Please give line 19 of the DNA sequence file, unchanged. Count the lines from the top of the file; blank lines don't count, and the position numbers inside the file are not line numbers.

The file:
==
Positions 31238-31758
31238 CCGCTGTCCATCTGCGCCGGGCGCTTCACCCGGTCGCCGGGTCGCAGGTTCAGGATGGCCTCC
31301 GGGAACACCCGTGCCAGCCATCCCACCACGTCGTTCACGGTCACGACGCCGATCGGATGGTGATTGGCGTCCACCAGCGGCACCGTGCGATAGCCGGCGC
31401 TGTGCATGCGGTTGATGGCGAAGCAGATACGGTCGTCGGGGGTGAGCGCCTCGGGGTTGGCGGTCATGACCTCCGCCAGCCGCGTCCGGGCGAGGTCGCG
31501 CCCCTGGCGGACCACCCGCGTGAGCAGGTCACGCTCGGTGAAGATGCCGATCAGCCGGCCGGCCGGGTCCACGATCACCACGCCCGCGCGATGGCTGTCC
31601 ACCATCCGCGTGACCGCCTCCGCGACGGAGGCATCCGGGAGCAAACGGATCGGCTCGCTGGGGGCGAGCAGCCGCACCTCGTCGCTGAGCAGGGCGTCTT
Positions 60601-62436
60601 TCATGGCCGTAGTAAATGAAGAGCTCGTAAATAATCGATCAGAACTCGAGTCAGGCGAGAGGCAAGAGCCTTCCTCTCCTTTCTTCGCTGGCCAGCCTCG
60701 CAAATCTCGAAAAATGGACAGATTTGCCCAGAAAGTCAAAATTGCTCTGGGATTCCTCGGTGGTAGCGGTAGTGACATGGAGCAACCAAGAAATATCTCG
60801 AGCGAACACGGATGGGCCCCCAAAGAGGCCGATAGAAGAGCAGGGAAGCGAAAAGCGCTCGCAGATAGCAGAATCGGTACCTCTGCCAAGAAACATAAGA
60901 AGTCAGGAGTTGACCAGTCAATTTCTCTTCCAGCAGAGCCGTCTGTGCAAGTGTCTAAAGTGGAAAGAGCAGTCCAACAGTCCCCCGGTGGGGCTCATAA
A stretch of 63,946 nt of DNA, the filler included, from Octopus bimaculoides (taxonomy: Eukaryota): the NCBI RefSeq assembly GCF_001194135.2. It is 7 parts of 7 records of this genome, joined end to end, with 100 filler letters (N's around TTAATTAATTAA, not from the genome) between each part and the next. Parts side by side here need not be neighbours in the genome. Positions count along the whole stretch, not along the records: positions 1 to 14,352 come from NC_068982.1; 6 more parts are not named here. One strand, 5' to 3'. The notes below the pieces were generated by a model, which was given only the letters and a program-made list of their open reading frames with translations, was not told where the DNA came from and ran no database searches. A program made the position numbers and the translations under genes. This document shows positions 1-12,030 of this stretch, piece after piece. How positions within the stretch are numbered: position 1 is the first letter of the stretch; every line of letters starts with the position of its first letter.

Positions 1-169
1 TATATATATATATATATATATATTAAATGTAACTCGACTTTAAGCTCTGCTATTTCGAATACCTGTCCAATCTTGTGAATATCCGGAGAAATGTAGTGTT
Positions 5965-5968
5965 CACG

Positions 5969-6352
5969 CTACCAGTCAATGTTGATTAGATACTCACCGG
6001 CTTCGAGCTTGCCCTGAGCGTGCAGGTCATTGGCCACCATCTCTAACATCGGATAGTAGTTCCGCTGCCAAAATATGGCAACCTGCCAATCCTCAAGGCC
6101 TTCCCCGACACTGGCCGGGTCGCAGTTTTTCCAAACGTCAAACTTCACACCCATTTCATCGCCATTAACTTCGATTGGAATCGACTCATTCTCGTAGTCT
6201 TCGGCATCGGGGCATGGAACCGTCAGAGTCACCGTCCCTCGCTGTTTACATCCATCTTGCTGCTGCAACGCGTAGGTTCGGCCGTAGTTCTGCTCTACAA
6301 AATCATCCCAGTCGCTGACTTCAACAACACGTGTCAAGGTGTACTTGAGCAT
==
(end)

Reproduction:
6001 CTTCGAGCTTGCCCTGAGCGTGCAGGTCATTGGCCACCATCTCTAACATCGGATAGTAGTTCCGCTGCCAAAATATGGCAACCTGCCAATCCTCAAGGCC